In areas of primary forest, the scissor-tailed hummingbird mainly feeds at bromeliad flowers, using its slim bill and long tongue to access the sugar-rich nectar. In addition, it will often glean insects from bromeliad leaves, or alternatively hawk them from the air. In disturbed, secondary forests, most feeding is associated with the flowers of Helicona aurea and Costus species (2) (5).
The power, size and unique wing structure of the hummingbird allows it to fly with phenomenal agility (4) (6)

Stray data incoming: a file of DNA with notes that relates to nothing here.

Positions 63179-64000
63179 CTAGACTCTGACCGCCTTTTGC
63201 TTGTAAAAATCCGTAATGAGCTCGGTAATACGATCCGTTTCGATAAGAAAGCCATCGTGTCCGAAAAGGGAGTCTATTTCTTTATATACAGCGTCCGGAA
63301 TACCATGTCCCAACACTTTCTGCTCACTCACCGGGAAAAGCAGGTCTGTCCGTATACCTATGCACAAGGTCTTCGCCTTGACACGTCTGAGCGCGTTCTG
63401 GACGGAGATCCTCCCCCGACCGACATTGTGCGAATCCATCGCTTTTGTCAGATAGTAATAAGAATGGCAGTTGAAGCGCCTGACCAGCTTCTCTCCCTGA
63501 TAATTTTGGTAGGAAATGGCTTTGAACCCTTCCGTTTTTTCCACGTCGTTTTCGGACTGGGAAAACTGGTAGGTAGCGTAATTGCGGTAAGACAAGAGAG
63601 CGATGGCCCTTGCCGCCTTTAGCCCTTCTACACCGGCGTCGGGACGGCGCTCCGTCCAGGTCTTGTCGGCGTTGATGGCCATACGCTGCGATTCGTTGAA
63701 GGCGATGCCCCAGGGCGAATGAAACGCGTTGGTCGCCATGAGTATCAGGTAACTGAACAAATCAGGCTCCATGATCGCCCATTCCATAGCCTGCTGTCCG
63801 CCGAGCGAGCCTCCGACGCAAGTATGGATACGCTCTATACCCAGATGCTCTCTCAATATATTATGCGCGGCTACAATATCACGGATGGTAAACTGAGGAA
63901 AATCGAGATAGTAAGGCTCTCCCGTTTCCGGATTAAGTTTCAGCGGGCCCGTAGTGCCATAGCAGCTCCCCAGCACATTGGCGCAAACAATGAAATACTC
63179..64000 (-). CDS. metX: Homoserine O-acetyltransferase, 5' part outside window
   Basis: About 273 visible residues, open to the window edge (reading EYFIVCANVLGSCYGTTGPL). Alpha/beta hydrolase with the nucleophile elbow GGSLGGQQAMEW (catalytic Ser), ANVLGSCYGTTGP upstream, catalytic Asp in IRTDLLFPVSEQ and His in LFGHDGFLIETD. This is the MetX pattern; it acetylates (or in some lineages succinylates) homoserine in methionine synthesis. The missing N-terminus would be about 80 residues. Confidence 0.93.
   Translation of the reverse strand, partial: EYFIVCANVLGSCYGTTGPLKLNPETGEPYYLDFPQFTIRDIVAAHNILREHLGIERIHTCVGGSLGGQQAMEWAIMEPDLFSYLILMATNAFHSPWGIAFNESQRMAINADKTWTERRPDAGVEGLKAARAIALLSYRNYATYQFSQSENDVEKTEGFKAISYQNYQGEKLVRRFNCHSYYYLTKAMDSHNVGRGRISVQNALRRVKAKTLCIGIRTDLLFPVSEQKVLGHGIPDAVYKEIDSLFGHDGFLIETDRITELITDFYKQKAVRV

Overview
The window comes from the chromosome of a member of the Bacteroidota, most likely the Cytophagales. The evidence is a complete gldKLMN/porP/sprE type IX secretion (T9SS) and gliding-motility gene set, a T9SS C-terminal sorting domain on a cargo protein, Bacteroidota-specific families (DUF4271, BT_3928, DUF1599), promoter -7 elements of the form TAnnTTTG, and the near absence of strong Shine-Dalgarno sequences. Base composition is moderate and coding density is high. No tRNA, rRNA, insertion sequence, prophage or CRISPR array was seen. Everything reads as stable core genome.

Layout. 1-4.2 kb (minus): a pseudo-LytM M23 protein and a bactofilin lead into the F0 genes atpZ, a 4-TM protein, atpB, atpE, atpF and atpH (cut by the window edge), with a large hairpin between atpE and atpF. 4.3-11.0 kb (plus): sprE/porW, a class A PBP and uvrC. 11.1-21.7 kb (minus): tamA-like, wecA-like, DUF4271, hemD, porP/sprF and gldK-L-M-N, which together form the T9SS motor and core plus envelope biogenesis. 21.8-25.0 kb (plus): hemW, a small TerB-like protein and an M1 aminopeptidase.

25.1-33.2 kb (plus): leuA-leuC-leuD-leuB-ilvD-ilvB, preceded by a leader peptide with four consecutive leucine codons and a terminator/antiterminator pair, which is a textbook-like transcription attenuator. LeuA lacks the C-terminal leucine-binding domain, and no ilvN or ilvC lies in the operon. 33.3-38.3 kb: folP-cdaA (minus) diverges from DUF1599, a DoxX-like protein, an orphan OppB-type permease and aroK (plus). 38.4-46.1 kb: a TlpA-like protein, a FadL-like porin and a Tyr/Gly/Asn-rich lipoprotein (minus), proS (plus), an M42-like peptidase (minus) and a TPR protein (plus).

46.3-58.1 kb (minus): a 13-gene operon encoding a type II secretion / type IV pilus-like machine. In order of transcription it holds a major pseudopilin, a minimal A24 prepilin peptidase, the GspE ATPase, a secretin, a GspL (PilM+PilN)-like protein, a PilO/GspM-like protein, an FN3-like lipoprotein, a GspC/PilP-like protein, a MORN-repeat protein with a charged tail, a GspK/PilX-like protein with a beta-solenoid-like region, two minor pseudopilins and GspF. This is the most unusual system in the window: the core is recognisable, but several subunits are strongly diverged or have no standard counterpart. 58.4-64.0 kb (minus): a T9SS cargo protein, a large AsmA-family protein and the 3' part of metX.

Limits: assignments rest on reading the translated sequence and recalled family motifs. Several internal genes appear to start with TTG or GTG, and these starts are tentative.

. However, the metabolic costs of hummingbird flight are extremely high. To compensate, hummingbirds are known to periodically go into a state of torpor during the night, especially when there is little available food or the weather conditions are unfavourable (4) (6) (7) (8)
. By entering a deep, sleep-like state, hummingbirds are able to significantly slow-down their metabolic functions and maintain a very low body temperature (6)